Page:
The United Nations has called on Myanmar's military junta to release the nation's de facto civilian leader Aung San Suu Kyi and President Win Myint after it freed thousands of others who had been detained since a coup in February.
The junta in this gas and oil-producing nation last week freed more than 2000 people, including journalists, held after taking part in pro-democracy demonstrations since the military seized power.
However, Noble Peace Prize laureate Aung San Suu Kyi remains in detention, charged by the military with various criminal offences.
“We reiterate our call for the immediate release of all of those who are arbitrarily detained, and that includes President Win Myint and state councillor Aung San Suu Kyi,” said Eri Kaneko, associate spokesperson for UN Secretary General Antonio Guterres.
“We remain deeply concerned at the continuation of violence and intimidation, including arbitrary arrests, by the security forces.”
Hundreds of protesters again took to the streets of Myanmar’s commercial capital, Yangon, last Thursday, symbolically setting fire to an army uniform and calling for democracy.
The group Assistance Association for Political Prisoners reported that more than 6400 people have been arrested since the coup.
The death toll from the military crackdown on protesters is nearing 900, including at least 40 who are believed to have died in custody, according to the UN.
The Ministry of Foreign Affairs said it “strongly objects” to the numbers presented by the UN.
“The UN is requested not to release one-sided remarks without verification and to verify sensitive information with relevant focal ministries before its release,” the ministry said.
Aung San Suu Kyi appeared in court again on Tuesday, with her lawyers disputing evidence introduced by prosecutors supporting a sedition charge against her.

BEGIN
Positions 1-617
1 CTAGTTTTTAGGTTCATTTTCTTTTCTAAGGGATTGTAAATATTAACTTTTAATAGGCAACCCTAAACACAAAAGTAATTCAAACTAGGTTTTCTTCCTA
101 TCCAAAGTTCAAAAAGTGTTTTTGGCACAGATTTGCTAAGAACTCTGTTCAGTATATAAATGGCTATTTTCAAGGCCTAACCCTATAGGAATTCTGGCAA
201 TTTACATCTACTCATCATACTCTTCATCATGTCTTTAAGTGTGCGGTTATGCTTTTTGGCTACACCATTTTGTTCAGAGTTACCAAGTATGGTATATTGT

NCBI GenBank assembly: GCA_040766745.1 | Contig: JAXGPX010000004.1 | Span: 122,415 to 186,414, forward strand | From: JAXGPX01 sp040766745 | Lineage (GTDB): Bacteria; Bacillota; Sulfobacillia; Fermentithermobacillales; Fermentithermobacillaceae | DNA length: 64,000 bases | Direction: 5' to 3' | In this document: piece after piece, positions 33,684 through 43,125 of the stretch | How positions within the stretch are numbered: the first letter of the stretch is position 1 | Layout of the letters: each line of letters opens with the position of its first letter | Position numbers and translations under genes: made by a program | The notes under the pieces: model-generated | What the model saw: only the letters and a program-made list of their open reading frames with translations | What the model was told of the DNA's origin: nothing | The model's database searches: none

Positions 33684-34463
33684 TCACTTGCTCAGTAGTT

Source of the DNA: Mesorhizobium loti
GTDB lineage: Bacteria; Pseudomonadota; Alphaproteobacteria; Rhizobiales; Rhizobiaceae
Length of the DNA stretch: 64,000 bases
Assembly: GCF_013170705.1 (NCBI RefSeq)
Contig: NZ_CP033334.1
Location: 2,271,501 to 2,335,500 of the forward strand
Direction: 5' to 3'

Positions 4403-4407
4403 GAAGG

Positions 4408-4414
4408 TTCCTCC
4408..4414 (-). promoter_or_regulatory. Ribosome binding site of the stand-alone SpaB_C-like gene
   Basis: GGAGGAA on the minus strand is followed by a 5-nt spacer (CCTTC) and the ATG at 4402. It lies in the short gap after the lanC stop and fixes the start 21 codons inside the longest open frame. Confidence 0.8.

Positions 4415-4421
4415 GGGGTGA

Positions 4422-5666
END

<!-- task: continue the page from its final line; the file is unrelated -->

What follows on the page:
She also faces other charges including violating coronavirus restrictions during last year’s election campaign.
Although her National League for Democracy won a landslide victory in November, giving it a further five years in power, the armed forces alleged electoral fraud and later staged a coup.
If found guilty of sedition, Aung San Suu Kyi could be imprisoned for up to two years. Win Myint is a co-defendant on the sedition charge.
Additional charges, for which Aung San Suu Kyi has yet to be tried, include accepting bribes and violating the Official Secrets Act. Each of these charges could lead to jail terms in excess of 10 years.
The military has said it would hold new general elections within two years, although no date has been announced.
Dragging Aung San Suu Kyi and Win Myint through the courts is seen by some observers as a ploy to stop them from running for office again.
Bloody skirmishes continue around the country, with more than 20 anti-junta fighters and civilians killed in the central Sagaing region last weekend.
Local reports claimed military trucks rolled in and opened fire, but state-run media had a different take on the incident, saying soldiers had defended themselves from “armed terrorists” as they attempted to “stabilise the area”.
The security issues have yet to take any known toll on gas production, most of which comes from four major offshore projects — Yadana, Yetagun, Zawtika and Shwe — and is exported via pipeline to Thailand and China.
However, upstream activities have slowed. South Korea’s Posco is going ahead with the phased expansion of the Shwe field development in offshore blocks A1 and A3, while other players, such as Australia’s Woodside Energy and TotalEnergies of France, have put the brakes on new investments as they monitor the situation.
The US last week imposed fresh sanctions on 22 people, including four ministers, in response to the coup and attacks against the pro-democracy movement.
Secretary of State Antony Blinken said the new sanctions were levied “in response to the brutal campaign of violence perpetrated by the Burmese military regime and to continue imposing costs in connection with the military coup”.
The sanctions are aimed at pressuring the security forces to “immediately restore Burma’s path to democracy”, he said, using the name of the country officially recognised by the US government and preferred by the pro-democracy movement.
Andrea Gacki, director of the US Treasury’s Office of Foreign Assets Control, said Washington “will continue to impose increasing costs on Burma’s military and promote accountability for those responsible for the military coup and ongoing violence”.